As with many, I have been wrestling to understand where the various new groups forming within Quakerism fit – as with the New Association of Friends in Indiana and the new groups discerning their way forward in North Carolina and the Pacific Northwest. Will they just be replicas of the institutions that kicked them out, or is there space for something truly new to emerge?
In the very broad base of Quaker categories what we have today in the United States are two main theological trends: secular liberalism and conservative Evangelicalism. On the one side, there is a group that now seems to be largely influenced by the secular left. These yearly meetings and meetings may be “spiritual but not religious,” think of themselves as secular or even anti-religious, while still being interested in the “values” of Quakerism or some of its specific practices, like communal silence and consensus building. Not everyone within these groups identifies this way but the larger trend seems to suggest that there is far more emphasis on this “secular liberalism” than the socially aware Christianity that one can find within these groups as well. Continue reading A Radical, Liberation Christian Quakerism
Last week we had the privilege of hosting Peggy Senger Morrison (more on her coming) and Peterson Toscano, a comedian, biblical scholar, performer and LGBTQ advocate, at Guilford College this past week. Peterson became a Quaker after spending 17 years “conversion therapy trying to de-gay himself.” When he tells the story he often ends with talking about how wonderous a failure all of that was and how surviving all of that as a gay man has changed his life and ministry forever.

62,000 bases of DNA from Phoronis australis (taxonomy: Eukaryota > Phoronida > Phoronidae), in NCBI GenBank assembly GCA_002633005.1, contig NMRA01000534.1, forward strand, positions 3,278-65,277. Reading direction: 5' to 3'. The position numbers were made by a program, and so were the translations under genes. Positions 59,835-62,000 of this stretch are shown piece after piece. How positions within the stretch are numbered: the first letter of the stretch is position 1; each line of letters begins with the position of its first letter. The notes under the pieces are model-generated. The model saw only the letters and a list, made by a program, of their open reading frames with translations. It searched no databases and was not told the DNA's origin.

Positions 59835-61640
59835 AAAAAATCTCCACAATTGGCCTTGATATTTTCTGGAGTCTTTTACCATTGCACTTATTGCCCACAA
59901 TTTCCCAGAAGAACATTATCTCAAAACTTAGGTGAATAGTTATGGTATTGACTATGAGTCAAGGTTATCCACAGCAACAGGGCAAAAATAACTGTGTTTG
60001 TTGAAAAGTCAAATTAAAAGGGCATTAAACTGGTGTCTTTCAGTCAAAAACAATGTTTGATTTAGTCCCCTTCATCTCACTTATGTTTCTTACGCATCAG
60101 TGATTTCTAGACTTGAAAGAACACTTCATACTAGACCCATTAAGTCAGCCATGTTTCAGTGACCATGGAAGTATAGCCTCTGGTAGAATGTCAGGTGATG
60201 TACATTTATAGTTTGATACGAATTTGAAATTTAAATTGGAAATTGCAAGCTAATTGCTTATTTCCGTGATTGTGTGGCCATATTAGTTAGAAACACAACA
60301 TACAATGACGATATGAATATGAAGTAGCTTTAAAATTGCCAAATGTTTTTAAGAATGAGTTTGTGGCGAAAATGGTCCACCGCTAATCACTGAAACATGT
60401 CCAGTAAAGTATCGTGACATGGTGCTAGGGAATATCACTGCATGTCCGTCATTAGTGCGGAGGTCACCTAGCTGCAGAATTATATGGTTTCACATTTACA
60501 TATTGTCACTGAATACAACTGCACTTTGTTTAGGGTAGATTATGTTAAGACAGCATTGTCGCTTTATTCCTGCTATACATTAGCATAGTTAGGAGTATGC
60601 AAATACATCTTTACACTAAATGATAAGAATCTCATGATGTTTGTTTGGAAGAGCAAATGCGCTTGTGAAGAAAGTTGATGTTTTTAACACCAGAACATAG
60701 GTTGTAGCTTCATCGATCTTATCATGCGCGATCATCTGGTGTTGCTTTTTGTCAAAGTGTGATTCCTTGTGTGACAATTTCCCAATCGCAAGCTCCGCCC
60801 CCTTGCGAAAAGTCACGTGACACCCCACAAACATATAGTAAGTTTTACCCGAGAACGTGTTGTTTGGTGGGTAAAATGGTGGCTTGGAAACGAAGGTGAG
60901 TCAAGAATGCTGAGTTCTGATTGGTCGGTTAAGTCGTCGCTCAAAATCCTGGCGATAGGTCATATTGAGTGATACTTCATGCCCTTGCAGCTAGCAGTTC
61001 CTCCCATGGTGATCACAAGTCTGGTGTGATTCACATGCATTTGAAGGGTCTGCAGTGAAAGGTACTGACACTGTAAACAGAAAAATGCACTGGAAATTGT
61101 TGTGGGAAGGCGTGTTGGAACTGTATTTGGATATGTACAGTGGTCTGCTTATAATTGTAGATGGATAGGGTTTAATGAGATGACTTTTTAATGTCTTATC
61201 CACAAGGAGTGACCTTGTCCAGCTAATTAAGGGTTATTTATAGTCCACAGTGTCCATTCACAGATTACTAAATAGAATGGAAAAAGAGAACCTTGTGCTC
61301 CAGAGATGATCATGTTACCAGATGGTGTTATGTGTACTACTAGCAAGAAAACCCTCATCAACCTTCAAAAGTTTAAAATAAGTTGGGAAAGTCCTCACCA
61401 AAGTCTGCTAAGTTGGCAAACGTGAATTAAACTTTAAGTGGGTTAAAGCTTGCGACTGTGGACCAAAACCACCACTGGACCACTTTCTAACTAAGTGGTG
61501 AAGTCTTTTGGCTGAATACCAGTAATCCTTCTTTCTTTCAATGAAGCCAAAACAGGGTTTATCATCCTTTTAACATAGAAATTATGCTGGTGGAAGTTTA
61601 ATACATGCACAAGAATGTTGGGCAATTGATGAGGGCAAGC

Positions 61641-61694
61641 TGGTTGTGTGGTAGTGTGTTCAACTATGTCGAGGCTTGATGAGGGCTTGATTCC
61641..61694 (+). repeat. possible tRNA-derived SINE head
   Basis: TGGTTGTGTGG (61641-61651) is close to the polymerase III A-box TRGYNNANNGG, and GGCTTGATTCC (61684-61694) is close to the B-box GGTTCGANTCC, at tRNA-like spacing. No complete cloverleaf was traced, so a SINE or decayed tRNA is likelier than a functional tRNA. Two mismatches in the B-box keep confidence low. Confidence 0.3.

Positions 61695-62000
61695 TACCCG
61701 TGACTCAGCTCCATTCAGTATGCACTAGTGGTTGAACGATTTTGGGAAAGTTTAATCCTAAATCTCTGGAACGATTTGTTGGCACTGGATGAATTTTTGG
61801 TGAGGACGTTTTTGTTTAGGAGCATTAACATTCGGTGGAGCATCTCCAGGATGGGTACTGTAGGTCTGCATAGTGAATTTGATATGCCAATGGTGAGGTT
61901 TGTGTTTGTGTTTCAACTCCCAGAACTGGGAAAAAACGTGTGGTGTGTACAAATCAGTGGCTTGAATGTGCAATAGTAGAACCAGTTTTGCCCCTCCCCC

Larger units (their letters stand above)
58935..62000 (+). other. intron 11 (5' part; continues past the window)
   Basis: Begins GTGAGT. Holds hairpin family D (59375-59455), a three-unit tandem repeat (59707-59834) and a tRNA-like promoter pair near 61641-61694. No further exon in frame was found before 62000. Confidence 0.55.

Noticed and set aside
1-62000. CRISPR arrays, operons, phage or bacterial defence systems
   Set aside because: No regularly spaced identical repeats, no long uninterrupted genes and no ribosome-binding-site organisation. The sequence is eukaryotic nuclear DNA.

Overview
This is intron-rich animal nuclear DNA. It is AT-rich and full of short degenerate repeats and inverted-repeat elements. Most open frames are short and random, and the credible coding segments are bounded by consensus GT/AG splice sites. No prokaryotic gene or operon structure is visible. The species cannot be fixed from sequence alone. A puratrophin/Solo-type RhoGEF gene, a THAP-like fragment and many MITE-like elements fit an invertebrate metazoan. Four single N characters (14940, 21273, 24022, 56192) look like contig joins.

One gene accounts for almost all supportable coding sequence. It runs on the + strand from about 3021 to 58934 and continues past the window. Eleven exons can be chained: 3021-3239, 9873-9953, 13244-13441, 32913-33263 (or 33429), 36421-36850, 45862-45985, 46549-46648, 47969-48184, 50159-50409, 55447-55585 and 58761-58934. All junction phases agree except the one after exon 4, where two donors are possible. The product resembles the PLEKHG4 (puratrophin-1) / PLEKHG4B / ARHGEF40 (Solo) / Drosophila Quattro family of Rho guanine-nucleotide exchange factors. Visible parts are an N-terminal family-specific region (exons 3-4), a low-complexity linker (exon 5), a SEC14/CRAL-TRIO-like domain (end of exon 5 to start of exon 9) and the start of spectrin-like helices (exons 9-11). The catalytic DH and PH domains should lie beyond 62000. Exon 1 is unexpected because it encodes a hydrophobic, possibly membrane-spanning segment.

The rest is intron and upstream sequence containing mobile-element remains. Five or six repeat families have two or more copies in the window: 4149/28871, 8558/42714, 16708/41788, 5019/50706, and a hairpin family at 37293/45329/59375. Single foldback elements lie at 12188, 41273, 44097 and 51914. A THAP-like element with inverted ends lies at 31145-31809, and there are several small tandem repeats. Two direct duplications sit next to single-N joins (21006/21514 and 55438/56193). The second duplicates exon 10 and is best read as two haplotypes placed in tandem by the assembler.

Because of his Evangelical background, Peterson knows his bible very well. And even though he experienced a lot of pain through the ex-gay movement and how the Bible was used against him, he has retained a love for Scripture. It is this love for Scripture that felt important to draw your attention to today. Peterson’s work around the Bible is inspiring, intellectually rigourous, and creative.
On Friday, I invited Peterson to come speak to my contextual theology class about gender roles in the Bible. Not only did he engage the students through very active “bibliodrama” as he calls it, having the class act out parts of the Bible to help them “get into the story,” but he talked positively about different people in the Bible who transcended or transgressed gender norms in their time and context. His main focus for our class was on the Ethiopian Eunuch of Acts 8, a story about a person who transcended both gender and class norms and who is a central character in the life of the early Church. It was clear to me that Peterson’s approach of reenactmenting Scripture and reading it off-center is what T. Vail Palmer, Jr. calls, an “Empathetic” reading of the Bible, two tactics that really open up possibilities for experiencing the story in new and really powerful ways.